next up previous
Next: Classes Up: ODL: Language Report Previous: Names and Scopes


There are four kinds of value types: scalars, links, arrays, and records. Values of these types are not themselves objects. A fifth kind, that of code bodies defining slots is a ``second-class'' type, discussed separately below.

The scalar types are bool, int, real, char, time, and blob. Literals for each type are self-describing. The first four have the usual meanings. Restrictions on the bounds and precision of implementations of these types are permitted but not otherwise defined. The time type denotes times. It is left unspecified whether time is a discrete or continuous quantity. The type blob describes completely opaque values that may have implementation-dependent meaning.

A link is a value denoting the identity of an instance. Link types are introduced via the declaration of classes of the same name. Their subtype structure mirrors the declared inheritance relations among classes. Other scalar types do not obey any subtype structure. They are distinct, incommensurate types in ODL.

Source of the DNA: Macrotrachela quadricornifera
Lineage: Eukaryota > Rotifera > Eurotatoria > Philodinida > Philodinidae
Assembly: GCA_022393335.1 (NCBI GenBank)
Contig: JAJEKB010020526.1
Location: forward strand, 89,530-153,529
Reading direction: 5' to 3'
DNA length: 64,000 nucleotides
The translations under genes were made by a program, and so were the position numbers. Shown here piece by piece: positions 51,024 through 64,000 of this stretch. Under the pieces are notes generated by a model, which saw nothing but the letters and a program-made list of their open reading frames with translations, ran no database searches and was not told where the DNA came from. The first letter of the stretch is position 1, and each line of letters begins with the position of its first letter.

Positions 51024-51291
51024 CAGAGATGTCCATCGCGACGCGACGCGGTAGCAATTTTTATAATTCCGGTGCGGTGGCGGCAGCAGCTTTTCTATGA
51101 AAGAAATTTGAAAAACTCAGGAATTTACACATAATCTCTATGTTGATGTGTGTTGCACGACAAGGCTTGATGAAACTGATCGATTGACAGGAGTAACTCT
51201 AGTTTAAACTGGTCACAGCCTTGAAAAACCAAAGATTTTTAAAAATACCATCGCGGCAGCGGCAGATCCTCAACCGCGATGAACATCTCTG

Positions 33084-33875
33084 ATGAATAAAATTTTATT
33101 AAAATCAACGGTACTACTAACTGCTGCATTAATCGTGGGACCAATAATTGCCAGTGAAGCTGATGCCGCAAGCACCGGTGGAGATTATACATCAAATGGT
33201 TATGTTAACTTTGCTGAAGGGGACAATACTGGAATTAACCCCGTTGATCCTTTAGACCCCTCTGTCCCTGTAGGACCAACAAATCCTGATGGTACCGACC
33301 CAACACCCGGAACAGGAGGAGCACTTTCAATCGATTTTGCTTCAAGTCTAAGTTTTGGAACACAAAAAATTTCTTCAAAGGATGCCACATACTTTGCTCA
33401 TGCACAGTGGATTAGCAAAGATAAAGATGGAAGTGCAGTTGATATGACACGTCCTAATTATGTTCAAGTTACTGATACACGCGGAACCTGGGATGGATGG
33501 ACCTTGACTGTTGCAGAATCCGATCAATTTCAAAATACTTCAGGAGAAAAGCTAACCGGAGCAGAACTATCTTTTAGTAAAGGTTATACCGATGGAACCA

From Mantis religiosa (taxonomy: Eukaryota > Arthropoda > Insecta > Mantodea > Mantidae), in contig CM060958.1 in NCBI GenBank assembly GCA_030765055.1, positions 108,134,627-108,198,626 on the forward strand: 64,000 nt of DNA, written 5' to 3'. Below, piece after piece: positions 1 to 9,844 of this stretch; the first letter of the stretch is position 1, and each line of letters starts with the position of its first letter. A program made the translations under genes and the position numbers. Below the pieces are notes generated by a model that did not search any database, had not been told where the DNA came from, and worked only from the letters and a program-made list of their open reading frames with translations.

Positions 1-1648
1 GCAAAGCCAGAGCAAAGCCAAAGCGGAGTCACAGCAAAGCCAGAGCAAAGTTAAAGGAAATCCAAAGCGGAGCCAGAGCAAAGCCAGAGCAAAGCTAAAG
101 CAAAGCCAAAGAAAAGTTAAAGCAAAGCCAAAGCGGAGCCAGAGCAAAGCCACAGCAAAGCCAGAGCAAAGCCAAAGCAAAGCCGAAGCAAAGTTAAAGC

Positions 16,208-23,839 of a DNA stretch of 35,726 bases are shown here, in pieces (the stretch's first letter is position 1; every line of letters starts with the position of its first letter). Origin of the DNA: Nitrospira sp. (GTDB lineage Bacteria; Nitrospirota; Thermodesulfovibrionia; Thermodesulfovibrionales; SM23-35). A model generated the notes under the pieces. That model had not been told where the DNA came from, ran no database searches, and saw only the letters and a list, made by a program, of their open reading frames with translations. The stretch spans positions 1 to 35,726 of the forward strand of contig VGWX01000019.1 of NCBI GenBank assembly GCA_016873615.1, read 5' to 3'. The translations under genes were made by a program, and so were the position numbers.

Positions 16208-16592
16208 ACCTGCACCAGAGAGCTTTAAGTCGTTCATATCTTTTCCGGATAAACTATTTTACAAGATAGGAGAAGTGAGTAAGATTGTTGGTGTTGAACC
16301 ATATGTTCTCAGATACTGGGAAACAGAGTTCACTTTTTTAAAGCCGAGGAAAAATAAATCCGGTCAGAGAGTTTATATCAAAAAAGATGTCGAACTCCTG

Fixed-bound vector values are designated via postfix [ capacity ]. Elements are referenced using subscripts.

Records are named tuples of values. Records define fields of any of the four kinds of value type. Nested fields are referenced via dot notation. Any field declaration may be qualified as:

The value must be the same across all instances of this record.
The value must differ across all instances of this record.
The value need not be present. A record declaration with an opt field is considered equivalent to two declarations, one with the field, and one without it. A declaration with two opt fields is equivalent to four, and so on. However, syntactically these versions may be described and used as an aggregate. Absence of a value may be indicated via null and discerned via null( field ). Access to a nonpresent opt value may be trapped as a static program error, dynamic execution error, or left undetected by translators.

All combinations of these qualifiers are semantically meaningful and allowed; for example, even the odd combination of common and unique, which is an awkward way of saying that only one value is possible.

Record values are expressed by naming the record type followed by a parenthesized list of values for each field. Both positional and named syntax is allowed, but all positional values must precede named ones, fields indicated positionally may not be listed also as named, and names may not be listed more than once. Lack of value for an opt field need not be listed at all in the named syntax. For example, all three expressions denote the same value in:

  class A ... end;
  record r(a: int, b: char, c: real, d: opt A);

  r(1, '2', 3.0, null)
  r(b := '2', a := 1, c := 3.0, d := null)
  r(1, '2', c := 3.0)

next up previous
Next: Classes Up: ODL: Language Report Previous: Names and Scopes

Doug Lea@Sat Apr 8 10:25:42 EDT 1995